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May 29, 1997updated 05 Sep 2016 12:16pm


By CBR Staff Writer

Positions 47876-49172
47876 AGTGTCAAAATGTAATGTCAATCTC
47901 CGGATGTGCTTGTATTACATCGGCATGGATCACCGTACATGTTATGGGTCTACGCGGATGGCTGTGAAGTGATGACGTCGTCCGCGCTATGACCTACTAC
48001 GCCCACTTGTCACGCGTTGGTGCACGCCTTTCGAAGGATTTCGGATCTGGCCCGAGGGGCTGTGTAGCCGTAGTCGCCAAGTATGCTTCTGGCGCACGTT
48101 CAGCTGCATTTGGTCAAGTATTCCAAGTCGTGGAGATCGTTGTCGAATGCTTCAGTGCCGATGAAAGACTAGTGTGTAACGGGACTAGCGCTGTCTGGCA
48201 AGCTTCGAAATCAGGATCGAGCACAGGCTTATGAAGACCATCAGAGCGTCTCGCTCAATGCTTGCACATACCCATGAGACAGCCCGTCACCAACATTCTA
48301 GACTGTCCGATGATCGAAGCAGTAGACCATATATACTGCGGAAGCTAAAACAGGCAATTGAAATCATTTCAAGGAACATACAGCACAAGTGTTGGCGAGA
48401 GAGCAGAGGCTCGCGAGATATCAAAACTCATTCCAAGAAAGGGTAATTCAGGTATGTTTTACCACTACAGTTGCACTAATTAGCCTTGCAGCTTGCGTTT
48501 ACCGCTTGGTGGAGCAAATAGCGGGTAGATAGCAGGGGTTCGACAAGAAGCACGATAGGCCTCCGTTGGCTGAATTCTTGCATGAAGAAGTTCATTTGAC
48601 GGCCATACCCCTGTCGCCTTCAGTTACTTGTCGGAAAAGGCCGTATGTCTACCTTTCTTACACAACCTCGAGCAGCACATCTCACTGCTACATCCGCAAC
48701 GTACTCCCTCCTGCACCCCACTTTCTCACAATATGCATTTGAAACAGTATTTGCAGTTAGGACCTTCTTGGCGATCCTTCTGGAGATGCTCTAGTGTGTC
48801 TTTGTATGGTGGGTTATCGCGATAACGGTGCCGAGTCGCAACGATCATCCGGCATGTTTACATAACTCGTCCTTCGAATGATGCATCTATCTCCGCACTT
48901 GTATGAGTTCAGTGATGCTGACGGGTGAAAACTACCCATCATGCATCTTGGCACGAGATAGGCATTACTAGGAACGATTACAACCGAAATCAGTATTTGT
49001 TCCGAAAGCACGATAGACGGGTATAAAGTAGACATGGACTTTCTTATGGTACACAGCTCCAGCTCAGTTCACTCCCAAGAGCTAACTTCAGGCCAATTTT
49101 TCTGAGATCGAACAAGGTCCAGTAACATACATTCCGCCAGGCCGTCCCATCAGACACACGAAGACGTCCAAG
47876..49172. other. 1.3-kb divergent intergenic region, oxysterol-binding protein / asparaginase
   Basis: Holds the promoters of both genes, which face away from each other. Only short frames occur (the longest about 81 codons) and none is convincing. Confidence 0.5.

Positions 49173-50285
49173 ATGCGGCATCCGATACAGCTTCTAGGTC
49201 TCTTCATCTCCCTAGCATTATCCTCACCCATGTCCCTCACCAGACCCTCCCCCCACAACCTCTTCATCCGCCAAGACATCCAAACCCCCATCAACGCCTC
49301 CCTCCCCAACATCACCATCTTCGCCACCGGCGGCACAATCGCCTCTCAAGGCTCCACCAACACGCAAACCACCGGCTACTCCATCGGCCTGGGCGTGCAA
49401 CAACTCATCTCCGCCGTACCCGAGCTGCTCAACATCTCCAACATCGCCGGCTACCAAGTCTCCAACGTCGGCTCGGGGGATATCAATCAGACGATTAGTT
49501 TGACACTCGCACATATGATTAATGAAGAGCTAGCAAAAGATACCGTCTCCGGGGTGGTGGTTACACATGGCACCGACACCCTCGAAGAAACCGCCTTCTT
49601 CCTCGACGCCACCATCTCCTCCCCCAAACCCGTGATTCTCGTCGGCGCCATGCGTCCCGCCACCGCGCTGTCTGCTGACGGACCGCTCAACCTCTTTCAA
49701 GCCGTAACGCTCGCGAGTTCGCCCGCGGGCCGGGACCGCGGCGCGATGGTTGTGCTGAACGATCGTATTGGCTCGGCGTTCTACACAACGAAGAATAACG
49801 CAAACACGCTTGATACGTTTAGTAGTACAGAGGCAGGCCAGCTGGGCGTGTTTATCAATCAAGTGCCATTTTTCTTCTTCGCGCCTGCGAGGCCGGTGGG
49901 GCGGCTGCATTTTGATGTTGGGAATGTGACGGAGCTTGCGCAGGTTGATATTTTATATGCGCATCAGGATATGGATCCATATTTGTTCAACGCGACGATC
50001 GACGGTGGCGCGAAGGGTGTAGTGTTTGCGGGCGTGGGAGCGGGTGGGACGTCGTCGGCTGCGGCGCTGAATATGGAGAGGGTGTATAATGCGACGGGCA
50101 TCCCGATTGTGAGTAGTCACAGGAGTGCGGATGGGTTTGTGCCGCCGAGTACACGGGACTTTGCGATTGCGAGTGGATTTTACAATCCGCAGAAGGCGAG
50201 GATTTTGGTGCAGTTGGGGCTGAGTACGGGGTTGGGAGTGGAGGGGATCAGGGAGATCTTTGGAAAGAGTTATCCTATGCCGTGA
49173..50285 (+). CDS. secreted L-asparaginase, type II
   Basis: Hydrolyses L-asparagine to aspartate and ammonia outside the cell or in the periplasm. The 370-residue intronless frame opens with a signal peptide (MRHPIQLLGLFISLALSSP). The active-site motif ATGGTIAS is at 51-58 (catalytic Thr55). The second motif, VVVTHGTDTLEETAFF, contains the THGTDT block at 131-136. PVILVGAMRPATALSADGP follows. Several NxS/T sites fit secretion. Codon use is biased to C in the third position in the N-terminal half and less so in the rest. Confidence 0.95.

Finding a bloated management structure, an overstuffed channel and overstaffed departments, CEO Eric Schmidt has decided to take it on the chin, axing 1,000 jobs at Novell Inc, including 30% of management, and emptying the channel in the face of reporting an operating loss next quarter. After announcing job cuts in Europe last week, Novell on Wednesday painted a bigger and more grim picture of its current financial state. The Provo, Utah company reported a second-quarter net loss of $21.6m and said it expects to post an operating loss for a third quarter which will include charges of $25m-$35m stemming from the planned layoff of 18% of its roughly 5,800 employees, leaving around 4,800. Wall Street was shocked, anticipating a profit of $0.03 per share, instead of the actual $0.04 loss. Second-quarter revenue plummeted 27% and more than $100m from last quarter, to $273.1m. The massive decline was blamed on poor sales of boxed software and flagging OEM license revenues, which together account for 54% of total revenue. Sales in other areas remained essentially flat. The $82m plunge in channel revenue is a direct result of an intiative to bring inventory levels down to the lowest levels possible. Sales of IntranetWare stood at 200,000 units, bringing in $132m, substantially down from last quarter’s $185m. The company plans to continue its inventory reduction in the third quarter and expects to post an operating loss on revenue which is expected drop another $100m sequentially. The job cuts come as part of an effort to reduce expenses that Schmidt described as mostly personnel-related. As far as management is concerned, Schmidt says that 30% of Novell executives have been fired, quit or demoted since his arrival in early April. The hard streamlining process is underway, and analysts at Morgan Stanley have been told that there will be no more acquisitions until the company straightens out what it’s got already, but Novell is definitely not up for sale. One of Novell’s strengths is still its sizable cashpile. It stands at over $1bn, even after the company took a hit of $50m in its equity portfolio during the quarter, mostly due to the decline of shares in Corel Corp and The Santa Cruz Operation, in which it holds a 20% stake as part of the deal to sell Unixware. Looking ahead, Novell refused to speculate on the fourth quarter, which will see the launch of Network Directory Services for NT and Moab, the next cut of IntranetWare. Schmidt told Morgan Stanley that the timetable for a turnaround will be a minimum of two years, but would be no more specific. Wall Street was speculating an opening price this morning of around $6, but some doomsayers were anticipating a write-down to the book value of $4.81.

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